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Homechevron_rightOpinionchevron_rightEditorialchevron_rightDelayed justice

Delayed justice

Delayed justice

The Kerala High Court has nullified the Congress government’s decision to close down a file related to much controversial ISRO espionage case after considering a plea filed by the former scientist at the organization, Nambi Narayanan.

The Court rejected the Oommen Chandy government decision of 2012 not to take any action against the three police officials, who probed the case in 1994 asking the government to reconsider the decision. State Chief Information Commissioner and former Additional Director General of Police Siby Mathews and former police officers, including the then circle inspector (Special Branch) S. Vijayan and the then Superintendent of Police K.K. Joshua framed Narayanan, then a senior scientist at the organization. Narayanan had said in his petition that the CBI had sent a report to the government stating the lapses on the part of the officers probing the case. According to the report, Mathew had ordered the arrest of the scientists and the others without conducting a proper investigation or adequately verifying their disclosures. The CBI report also had said that the officers had not recovered any evidences from ISRO or the money allegedly paid to the accused by their foreign contacts.

The sensational spy case of 1994 also involved two Maldivian residents, Fousia and Mariam Rasheeda along with the senior ISRO scientists and a Bangalore based businessman. It surfaced in October 1994 and the next month, the accused were arrested in Thiruvananthapuram on charges of espionage. The case even saw the downfall of the then Chief Minister K. Karunakaran in 1995. The surfacing of the spy case, investigation and subsequent arrests had a huge aftermath, destroyed the life and career of the ISRO scientists and tarnishing the image of the national organization. The CBI as well as the Supreme Court had then ordered an action against the police officials who were deliberately prolonging the case for selfish motives. This had led the government to pay a fine of Rs 10 lakh to Narayanan recently, as an interim relief, a move that came after the intervention of the National Human Rights Commission. The case had attracted a lot of media attention; but the media instead of digging out the truth, had shamelessly played it up. The Supreme Court had absolved all the accused and let them free in December, 1997.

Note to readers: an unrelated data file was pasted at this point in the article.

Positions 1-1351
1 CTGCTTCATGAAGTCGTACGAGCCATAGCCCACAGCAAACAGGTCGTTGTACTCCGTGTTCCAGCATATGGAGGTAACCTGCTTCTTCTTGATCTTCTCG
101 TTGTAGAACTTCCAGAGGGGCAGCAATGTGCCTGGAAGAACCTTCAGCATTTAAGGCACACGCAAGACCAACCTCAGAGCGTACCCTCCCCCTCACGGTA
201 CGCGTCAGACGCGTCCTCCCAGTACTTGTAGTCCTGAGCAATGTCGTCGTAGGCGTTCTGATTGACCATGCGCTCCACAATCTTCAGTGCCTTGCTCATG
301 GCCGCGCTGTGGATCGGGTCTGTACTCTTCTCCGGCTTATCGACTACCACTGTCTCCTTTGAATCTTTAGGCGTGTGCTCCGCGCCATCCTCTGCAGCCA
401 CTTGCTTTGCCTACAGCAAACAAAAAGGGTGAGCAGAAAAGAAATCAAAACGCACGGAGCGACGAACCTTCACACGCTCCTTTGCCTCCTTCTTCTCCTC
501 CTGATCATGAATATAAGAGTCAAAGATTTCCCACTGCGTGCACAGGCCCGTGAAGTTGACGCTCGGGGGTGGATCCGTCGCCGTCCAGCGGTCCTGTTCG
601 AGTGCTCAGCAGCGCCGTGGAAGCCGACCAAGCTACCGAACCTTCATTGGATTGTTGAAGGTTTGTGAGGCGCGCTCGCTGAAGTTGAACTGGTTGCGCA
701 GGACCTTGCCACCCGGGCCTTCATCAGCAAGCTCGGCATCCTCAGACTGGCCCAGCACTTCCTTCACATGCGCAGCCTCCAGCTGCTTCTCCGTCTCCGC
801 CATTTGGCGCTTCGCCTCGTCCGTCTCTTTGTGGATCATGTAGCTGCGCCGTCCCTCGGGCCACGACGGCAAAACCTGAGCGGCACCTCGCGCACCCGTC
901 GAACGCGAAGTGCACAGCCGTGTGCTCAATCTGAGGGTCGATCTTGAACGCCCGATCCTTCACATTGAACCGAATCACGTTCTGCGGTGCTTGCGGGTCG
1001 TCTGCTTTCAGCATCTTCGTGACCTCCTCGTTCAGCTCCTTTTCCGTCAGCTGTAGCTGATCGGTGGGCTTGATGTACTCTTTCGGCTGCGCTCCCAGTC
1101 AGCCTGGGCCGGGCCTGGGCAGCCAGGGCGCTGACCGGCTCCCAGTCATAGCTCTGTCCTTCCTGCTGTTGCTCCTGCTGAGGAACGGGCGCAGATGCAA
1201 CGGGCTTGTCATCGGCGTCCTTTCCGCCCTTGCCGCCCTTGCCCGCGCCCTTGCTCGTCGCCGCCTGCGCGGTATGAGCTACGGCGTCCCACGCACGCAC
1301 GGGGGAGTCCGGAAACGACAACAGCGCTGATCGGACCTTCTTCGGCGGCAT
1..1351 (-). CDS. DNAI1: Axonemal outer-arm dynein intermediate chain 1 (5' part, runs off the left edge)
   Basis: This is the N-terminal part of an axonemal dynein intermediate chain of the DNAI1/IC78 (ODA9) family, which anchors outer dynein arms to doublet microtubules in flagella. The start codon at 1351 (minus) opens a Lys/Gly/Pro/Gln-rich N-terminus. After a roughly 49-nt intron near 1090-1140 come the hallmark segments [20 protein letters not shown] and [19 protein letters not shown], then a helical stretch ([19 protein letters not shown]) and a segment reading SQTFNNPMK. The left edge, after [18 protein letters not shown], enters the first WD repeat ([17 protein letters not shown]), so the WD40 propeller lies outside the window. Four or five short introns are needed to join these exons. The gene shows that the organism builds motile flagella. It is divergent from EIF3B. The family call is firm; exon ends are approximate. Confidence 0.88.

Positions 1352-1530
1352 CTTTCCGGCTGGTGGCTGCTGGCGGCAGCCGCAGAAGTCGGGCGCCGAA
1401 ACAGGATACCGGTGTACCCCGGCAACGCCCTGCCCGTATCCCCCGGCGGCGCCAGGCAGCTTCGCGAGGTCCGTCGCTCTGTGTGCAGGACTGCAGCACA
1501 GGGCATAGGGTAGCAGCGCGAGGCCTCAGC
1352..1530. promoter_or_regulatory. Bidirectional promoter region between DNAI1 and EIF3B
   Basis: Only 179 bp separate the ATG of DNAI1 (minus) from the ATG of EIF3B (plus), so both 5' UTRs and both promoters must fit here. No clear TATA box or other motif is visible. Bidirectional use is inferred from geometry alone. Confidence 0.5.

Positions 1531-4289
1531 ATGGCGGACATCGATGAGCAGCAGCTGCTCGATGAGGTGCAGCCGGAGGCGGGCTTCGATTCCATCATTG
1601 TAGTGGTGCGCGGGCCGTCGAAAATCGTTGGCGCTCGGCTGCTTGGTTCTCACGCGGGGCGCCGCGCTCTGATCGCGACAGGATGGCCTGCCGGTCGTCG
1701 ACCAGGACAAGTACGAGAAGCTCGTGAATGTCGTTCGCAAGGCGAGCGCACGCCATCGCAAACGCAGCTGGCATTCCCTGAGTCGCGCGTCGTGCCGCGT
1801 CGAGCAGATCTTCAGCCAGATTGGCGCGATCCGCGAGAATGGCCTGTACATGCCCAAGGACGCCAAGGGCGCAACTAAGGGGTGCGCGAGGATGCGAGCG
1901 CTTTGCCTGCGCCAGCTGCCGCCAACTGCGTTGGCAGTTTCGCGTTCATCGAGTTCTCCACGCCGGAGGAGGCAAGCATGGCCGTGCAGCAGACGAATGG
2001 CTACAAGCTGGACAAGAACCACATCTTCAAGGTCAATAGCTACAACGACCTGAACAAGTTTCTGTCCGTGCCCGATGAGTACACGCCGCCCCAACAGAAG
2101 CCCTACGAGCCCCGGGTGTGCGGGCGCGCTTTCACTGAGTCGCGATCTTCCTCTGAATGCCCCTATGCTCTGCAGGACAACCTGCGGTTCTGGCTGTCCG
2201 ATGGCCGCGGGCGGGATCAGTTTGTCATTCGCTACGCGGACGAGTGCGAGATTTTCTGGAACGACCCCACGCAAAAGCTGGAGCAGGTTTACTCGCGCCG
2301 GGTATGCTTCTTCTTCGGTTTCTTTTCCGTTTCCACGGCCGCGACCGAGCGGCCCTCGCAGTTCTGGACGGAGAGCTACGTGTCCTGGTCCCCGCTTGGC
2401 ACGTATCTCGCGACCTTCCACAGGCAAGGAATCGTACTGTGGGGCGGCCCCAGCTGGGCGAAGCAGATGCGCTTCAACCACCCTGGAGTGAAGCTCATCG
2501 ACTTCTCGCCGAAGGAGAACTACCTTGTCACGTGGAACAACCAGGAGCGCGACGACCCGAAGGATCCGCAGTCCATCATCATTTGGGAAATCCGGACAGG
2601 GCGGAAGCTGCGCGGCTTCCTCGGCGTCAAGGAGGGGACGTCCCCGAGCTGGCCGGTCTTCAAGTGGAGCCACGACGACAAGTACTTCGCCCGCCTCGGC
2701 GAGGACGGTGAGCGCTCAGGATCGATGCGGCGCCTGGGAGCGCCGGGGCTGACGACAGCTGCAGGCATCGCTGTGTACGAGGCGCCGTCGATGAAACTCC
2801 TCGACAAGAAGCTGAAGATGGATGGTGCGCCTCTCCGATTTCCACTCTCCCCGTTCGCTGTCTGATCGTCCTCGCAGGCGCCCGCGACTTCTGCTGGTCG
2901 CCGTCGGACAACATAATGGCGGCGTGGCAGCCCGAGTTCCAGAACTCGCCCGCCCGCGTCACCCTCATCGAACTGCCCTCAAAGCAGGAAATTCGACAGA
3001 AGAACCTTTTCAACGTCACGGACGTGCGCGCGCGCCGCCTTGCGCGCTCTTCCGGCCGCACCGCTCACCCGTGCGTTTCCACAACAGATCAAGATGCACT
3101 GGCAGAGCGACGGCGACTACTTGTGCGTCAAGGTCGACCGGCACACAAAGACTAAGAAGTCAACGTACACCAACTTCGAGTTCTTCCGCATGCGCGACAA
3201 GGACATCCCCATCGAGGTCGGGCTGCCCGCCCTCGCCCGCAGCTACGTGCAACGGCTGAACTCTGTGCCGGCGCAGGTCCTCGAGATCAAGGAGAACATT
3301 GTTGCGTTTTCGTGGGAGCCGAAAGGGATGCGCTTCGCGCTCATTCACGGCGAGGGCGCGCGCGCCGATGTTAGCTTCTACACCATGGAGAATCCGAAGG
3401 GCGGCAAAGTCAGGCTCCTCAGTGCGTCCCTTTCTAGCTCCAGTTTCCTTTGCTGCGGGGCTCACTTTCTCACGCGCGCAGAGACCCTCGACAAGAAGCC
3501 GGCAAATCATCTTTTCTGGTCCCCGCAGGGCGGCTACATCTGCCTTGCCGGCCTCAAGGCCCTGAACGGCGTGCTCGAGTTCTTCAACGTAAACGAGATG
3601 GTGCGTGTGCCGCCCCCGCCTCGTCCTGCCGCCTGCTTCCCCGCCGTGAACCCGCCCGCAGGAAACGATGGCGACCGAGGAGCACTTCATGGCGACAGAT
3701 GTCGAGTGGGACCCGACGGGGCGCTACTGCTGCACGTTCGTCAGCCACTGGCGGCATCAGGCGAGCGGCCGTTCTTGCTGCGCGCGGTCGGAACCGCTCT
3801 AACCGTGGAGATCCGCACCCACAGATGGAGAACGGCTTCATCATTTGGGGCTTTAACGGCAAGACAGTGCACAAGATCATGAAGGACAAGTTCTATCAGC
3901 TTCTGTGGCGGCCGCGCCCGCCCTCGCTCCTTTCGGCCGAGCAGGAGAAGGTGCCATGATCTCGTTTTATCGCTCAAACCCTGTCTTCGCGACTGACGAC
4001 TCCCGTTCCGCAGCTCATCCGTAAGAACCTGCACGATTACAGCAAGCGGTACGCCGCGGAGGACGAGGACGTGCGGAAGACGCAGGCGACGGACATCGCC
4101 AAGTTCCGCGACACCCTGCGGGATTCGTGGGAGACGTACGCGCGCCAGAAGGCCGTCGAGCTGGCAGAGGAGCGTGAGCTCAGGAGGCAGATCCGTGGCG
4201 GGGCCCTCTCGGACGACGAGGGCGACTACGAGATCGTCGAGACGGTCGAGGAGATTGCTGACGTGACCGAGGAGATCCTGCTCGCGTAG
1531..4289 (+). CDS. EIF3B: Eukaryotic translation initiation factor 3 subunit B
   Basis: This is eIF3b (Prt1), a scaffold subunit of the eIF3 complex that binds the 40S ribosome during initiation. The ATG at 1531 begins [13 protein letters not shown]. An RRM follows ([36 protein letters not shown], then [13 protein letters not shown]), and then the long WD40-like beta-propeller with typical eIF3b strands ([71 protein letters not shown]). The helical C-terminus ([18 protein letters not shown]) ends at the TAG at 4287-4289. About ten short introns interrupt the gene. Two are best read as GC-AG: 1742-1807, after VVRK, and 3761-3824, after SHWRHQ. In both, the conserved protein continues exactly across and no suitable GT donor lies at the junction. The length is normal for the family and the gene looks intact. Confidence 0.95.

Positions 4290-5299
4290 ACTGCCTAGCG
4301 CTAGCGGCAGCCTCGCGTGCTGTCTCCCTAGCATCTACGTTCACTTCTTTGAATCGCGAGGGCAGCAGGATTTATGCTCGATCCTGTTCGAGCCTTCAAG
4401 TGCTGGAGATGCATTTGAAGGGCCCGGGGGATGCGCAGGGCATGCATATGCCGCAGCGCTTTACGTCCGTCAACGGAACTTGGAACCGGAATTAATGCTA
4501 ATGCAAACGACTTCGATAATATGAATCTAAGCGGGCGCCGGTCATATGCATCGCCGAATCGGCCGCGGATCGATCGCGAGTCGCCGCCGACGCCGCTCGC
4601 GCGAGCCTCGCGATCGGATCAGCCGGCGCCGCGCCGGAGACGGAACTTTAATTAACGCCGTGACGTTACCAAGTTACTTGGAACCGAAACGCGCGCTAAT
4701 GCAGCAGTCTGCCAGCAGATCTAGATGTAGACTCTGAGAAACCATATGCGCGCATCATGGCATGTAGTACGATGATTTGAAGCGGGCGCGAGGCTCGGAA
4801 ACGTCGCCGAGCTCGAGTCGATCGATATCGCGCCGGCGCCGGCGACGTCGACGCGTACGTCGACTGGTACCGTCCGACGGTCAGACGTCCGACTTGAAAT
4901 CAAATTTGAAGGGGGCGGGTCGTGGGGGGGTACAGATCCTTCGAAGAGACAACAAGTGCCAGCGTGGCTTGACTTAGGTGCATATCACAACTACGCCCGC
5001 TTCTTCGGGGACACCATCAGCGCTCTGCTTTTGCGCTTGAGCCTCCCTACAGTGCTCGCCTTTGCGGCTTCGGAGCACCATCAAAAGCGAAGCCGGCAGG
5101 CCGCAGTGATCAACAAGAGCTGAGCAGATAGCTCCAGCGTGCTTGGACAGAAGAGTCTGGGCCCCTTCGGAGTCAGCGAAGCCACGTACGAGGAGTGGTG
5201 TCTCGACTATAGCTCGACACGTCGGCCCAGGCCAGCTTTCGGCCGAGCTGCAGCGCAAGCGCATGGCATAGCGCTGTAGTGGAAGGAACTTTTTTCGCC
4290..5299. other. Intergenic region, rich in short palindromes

The latest Court verdict is a blow to the Chandy government who had ordered the closure of the long pending file. But the ruling is a welcome relief to Narayanan as well as several others who had lost the precious years of their lives, their career and reputation. Let the government re-consider the Court ruling with utmost seriousness and strive to bring out the truth, ensure justice to the accused innocents and punish the real culprits.

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